Tables or result sets sometimes contain duplicate rows. In some cases this is acceptable. For example, if you conduct a web poll that records date and client IP number along with the votes, duplicate rows may be permitted because it’s possible for large numbers of votes to appear to originate from the same IP number for an Internet service that routes traffic from its customers through a single proxy host. In other cases, duplicates are unacceptable, and you’ll want to take steps to avoid them. Operations involved in handling duplicate rows include the following:
Preventing duplicates from being created in the first place. If each row in a table is intended to represent a single entity (such as a person, an item in a catalog, or a specific observation in an experiment), the occurrence of duplicates presents significant difficulties in using it that way. Duplicates make it impossible to refer to each row unambiguously, so it’s best to make sure duplicates never occur.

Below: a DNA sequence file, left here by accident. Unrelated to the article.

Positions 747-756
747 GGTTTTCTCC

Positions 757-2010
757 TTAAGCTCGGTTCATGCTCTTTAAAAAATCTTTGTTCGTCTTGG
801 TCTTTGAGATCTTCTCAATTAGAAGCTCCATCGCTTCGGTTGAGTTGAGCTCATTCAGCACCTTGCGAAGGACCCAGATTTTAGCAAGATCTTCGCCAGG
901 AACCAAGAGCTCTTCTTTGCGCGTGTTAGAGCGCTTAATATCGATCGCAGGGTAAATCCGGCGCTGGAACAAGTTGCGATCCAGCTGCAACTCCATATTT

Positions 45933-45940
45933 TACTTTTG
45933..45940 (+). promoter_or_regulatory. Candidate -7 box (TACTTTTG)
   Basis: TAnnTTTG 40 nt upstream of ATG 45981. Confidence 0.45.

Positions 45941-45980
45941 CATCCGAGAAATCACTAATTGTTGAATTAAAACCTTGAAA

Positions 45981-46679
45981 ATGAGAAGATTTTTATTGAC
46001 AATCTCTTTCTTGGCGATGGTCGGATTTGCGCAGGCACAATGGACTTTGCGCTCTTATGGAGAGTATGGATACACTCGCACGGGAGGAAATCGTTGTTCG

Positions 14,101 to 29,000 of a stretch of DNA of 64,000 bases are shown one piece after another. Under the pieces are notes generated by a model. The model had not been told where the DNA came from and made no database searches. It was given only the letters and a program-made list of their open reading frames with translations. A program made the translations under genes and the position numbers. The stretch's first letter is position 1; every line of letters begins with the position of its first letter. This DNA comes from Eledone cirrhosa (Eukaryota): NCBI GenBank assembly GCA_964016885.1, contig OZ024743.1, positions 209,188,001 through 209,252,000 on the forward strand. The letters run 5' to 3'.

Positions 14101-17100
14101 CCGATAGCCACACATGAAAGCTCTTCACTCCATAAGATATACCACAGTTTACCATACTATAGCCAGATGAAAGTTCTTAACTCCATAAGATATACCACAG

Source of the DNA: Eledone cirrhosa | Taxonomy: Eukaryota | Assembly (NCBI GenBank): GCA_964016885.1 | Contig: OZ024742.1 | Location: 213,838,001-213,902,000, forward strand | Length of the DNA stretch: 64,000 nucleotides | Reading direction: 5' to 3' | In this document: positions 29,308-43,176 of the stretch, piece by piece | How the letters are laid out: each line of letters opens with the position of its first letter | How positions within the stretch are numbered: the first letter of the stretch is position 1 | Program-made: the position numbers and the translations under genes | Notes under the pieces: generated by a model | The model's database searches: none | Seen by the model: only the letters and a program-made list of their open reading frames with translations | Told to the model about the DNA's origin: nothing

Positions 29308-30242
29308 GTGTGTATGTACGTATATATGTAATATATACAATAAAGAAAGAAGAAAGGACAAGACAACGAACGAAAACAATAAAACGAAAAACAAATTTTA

Counting the number of duplicates to determine whether they are present and to what extent.
Identifying duplicated values (or the rows containing them) so you can see where they occur.
Eliminating duplicates to ensure that each row is unique. This may involve removing rows from a table to leave only unique rows or selecting a result set in such a way that no duplicates appear in the output. For example, to display a list of the states in which you have customers, you probably ...